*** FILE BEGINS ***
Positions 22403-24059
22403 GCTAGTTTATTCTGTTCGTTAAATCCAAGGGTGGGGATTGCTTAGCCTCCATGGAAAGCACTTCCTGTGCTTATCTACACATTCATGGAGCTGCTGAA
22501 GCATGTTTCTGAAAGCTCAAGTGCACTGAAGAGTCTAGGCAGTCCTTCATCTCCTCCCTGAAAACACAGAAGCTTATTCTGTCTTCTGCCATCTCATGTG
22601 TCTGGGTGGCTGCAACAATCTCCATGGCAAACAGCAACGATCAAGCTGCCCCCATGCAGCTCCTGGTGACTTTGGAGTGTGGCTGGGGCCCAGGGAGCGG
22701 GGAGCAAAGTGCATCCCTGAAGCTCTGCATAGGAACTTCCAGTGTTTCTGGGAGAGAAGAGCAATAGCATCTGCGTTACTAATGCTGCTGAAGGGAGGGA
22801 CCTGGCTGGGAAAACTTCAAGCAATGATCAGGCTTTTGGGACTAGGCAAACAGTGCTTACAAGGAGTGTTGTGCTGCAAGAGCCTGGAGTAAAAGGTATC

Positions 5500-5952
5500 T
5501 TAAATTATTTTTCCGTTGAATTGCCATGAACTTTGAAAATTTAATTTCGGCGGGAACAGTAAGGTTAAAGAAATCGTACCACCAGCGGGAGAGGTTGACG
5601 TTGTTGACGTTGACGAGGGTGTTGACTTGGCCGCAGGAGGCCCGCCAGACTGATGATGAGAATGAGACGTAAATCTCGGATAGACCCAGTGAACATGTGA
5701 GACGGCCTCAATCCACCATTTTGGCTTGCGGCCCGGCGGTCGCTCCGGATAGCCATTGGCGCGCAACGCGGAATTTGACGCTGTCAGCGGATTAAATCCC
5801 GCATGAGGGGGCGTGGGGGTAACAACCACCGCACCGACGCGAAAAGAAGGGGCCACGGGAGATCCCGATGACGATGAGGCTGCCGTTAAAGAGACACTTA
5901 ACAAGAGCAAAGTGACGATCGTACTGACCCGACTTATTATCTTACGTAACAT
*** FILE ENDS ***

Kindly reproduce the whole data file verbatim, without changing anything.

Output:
Positions 22403-24059
22403 GCTAGTTTATTCTGTTCGTTAAATCCAAGGGTGGGGATTGCTTAGCCTCCATGGAAAGCACTTCCTGTGCTTATCTACACATTCATGGAGCTGCTGAA
22501 GCATGTTTCTGAAAGCTCAAGTGCACTGAAGAGTCTAGGCAGTCCTTCATCTCCTCCCTGAAAACACAGAAGCTTATTCTGTCTTCTGCCATCTCATGTG
22601 TCTGGGTGGCTGCAACAATCTCCATGGCAAACAGCAACGATCAAGCTGCCCCCATGCAGCTCCTGGTGACTTTGGAGTGTGGCTGGGGCCCAGGGAGCGG
22701 GGAGCAAAGTGCATCCCTGAAGCTCTGCATAGGAACTTCCAGTGTTTCTGGGAGAGAAGAGCAATAGCATCTGCGTTACTAATGCTGCTGAAGGGAGGGA
22801 CCTGGCTGGGAAAACTTCAAGCAATGATCAGGCTTTTGGGACTAGGCAAACAGTGCTTACAAGGAGTGTTGTGCTGCAAGAGCCTGGAGTAAAAGGTATC

Positions 5500-5952
5500 T
5501 TAAATTATTTTTCCGTTGAATTGCCATGAACTTTGAAAATTTAATTTCGGCGGGAACAGTAAGGTTAAAGAAATCGTACCACCAGCGGGAGAGGTTGACG
5601 TTGTTGACGTTGACGAGGGTGTTGACTTGGCCGCAGGAGGCCCGCCAGACTGATGATGAGAATGAGACGTAAATCTCGGATAGACCCAGTGAACATGTGA
5701 GACGGCCTCAATCCACCATTTTGGCTTGCGGCCCGGCGGTCGCTCCGGATAGCCATTGGCGCGCAACGCGGAATTTGACGCTGTCAGCGGATTAAATCCC
5801 GCATGAGGGGGCGTGGGGGTAACAACCACCGCACCGACGCGAAAAGAAGGGGCCACGGGAGATCCCGATGACGATGAGGCTGCCGTTAAAGAGACACTTA
5901 ACAAGAGCAAAGTGACGATCGTACTGACCCGACTTATTATCTTACGTAACAT